Daniel Pipes, who holds his bachelor's and doctoral degrees from Harvard University, founded the Middle East Forum in 1990 with the mission to "define and promote American interests in the Middle East." The forum publishes the Middle East Quarterly and sponsors Islamist Watch, Campus Watch, the Legal Project, and the Washington Project.
Pipes, with his prestigious degrees, has moved from the academic realm to promoting an anti-Islam agenda through his books, articles, and many of his blog posts, for example stating in his 2003 book Militant Islam Reaches America that "all immigrants bring exotic customs and attitudes, but Muslim customs are more troublesome than most." He also has repeatedly put forth the false claim on his website that President Obama is a former Muslim. And, in 2008, he advocated for increased racial profiling of Muslims and Arabs due to an increased threat of radical Islam in the United States.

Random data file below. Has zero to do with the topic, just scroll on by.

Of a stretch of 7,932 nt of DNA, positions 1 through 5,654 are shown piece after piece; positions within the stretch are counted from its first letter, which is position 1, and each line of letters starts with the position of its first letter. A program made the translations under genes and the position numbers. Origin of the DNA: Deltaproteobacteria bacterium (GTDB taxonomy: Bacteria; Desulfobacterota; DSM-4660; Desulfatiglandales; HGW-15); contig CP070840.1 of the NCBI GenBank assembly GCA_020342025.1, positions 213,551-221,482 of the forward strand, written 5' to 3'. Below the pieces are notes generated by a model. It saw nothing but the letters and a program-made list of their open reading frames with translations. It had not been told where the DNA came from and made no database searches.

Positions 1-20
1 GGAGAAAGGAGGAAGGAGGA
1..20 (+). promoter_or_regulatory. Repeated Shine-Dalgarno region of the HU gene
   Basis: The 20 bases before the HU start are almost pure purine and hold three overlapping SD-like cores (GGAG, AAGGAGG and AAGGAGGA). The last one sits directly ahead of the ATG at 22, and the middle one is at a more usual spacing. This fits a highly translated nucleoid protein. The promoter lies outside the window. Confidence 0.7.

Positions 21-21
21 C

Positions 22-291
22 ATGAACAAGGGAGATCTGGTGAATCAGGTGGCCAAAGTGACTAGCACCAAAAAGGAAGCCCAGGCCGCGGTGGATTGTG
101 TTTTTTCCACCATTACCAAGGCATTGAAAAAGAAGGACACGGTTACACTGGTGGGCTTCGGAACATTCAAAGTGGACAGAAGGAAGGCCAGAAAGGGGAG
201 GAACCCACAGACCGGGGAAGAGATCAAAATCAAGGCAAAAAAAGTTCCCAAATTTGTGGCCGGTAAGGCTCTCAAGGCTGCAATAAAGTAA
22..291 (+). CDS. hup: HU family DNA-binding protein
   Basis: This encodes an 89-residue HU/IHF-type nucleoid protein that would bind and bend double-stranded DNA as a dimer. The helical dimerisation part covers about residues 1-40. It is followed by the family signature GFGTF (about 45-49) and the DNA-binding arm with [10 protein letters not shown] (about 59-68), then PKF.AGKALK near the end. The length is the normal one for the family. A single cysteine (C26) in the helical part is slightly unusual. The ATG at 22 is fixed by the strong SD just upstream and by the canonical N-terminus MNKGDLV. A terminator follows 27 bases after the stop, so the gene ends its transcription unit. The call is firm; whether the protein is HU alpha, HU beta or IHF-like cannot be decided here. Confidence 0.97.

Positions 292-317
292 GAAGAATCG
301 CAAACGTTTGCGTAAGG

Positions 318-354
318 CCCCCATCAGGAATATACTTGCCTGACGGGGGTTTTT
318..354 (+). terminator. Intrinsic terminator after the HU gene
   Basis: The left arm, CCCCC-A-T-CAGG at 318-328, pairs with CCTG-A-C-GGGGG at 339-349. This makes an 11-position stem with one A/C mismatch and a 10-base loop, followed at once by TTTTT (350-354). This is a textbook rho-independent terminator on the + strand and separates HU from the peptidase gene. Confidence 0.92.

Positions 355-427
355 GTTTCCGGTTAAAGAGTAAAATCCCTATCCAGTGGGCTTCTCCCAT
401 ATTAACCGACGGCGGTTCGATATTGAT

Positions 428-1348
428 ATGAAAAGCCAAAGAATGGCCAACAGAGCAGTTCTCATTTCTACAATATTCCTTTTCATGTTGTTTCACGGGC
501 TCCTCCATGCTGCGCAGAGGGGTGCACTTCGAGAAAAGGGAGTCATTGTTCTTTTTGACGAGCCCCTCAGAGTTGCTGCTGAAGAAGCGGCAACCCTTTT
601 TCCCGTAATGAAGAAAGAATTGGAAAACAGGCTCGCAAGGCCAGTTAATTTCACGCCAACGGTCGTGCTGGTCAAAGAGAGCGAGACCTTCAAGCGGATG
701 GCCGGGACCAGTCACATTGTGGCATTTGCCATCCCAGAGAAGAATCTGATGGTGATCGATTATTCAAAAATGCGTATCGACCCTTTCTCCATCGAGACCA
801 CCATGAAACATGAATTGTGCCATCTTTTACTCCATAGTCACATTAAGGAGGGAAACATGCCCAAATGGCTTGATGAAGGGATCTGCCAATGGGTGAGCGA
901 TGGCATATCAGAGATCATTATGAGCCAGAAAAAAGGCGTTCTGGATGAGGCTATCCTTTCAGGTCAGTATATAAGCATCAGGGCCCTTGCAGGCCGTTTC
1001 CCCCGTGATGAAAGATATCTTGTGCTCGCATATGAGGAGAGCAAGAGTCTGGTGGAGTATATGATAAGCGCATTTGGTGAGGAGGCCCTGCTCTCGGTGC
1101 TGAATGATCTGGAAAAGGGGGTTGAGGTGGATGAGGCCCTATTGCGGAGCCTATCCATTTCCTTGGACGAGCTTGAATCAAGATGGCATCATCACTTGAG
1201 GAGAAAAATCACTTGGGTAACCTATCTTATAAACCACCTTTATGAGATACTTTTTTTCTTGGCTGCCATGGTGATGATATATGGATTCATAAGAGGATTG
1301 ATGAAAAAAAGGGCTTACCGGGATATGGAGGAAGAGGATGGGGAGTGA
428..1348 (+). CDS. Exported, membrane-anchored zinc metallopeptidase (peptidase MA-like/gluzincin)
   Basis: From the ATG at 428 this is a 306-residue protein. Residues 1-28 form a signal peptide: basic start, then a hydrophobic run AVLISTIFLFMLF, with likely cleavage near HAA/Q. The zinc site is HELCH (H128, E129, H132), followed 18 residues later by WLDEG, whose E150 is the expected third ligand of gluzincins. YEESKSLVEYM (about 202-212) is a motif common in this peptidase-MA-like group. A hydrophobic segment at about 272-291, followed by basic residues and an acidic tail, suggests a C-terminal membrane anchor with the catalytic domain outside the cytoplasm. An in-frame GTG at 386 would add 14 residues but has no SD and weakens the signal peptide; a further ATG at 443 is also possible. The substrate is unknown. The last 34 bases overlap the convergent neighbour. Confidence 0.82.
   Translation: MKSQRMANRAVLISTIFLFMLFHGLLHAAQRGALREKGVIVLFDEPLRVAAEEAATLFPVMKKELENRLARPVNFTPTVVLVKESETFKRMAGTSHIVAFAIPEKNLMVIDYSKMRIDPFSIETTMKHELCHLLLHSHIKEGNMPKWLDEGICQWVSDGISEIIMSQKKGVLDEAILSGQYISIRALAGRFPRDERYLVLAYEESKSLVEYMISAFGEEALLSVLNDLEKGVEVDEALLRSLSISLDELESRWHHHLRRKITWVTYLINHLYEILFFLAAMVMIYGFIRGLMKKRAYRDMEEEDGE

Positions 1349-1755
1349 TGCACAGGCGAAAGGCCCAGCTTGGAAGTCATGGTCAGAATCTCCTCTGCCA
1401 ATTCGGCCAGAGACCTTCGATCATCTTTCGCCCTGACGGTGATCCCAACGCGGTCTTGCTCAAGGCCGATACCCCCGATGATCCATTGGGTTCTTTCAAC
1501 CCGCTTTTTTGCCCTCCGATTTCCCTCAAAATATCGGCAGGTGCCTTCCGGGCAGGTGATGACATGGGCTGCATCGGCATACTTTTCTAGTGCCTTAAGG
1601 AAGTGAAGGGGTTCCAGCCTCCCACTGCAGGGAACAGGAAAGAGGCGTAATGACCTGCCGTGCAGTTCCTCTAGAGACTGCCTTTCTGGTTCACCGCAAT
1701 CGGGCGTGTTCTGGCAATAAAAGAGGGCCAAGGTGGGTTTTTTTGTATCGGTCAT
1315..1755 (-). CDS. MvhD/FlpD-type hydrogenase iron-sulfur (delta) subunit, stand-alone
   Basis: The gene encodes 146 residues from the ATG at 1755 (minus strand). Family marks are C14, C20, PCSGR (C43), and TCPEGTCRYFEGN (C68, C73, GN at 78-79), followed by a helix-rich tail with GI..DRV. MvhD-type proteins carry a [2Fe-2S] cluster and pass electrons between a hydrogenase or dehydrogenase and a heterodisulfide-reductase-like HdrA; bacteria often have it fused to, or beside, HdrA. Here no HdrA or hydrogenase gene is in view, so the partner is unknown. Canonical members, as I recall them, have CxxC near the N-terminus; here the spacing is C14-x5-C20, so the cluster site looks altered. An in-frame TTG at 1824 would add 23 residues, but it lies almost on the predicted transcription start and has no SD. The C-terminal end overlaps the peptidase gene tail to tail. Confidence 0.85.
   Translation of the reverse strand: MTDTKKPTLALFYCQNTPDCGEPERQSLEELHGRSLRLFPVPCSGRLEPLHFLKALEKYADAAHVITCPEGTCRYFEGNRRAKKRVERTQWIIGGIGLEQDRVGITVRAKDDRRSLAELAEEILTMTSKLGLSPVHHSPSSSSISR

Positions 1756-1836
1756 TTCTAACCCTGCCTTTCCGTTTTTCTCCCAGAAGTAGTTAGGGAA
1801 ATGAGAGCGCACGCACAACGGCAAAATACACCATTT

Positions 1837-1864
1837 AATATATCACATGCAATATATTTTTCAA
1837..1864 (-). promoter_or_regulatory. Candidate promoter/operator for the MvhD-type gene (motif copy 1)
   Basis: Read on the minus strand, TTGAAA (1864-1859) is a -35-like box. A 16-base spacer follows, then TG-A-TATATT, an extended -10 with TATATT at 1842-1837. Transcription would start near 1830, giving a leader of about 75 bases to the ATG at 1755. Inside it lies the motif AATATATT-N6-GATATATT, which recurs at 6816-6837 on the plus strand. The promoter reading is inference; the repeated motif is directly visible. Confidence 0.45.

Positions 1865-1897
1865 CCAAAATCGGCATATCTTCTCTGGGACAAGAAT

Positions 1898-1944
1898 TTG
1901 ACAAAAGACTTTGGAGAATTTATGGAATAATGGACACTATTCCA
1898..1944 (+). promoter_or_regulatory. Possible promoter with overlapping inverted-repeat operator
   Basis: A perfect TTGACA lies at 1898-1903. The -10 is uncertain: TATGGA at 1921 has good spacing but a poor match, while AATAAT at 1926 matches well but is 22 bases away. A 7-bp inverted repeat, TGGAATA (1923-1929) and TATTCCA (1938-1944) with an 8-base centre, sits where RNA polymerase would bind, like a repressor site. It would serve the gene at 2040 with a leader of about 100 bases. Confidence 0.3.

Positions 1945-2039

Like other Islamophobes, Pipes also puts forth the rhetoric that there is threat of "creeping sharia" in the U.S. And, in line with anti-Islam rhetoric, Pipes wrote that the Park51 center in New York City would "spread Islamist ideology." Pipes also expressed support in a January 2010 National Review article for controversial Dutch politician Geert Wilders, who is best known for calling Prophet Muhammad a "devil" and saying that if Muslims wish to stay in Netherlands, they must "tear out half of the Koran." Pipes said Wilders was a "charismatic . . . principled leader" and that a hate-speech lawsuit against Wilders was ludicrous.
Pipes was nominated to the board of the U.S. Institute of Peace by President George W. Bush in 2003, but the nomination was retracted due to strong opposition. And, when it came time for his re-nomination in 2004, the White House backed off, with Bush's spokesman saying that the president didn't agree with Pipe's views about Islam.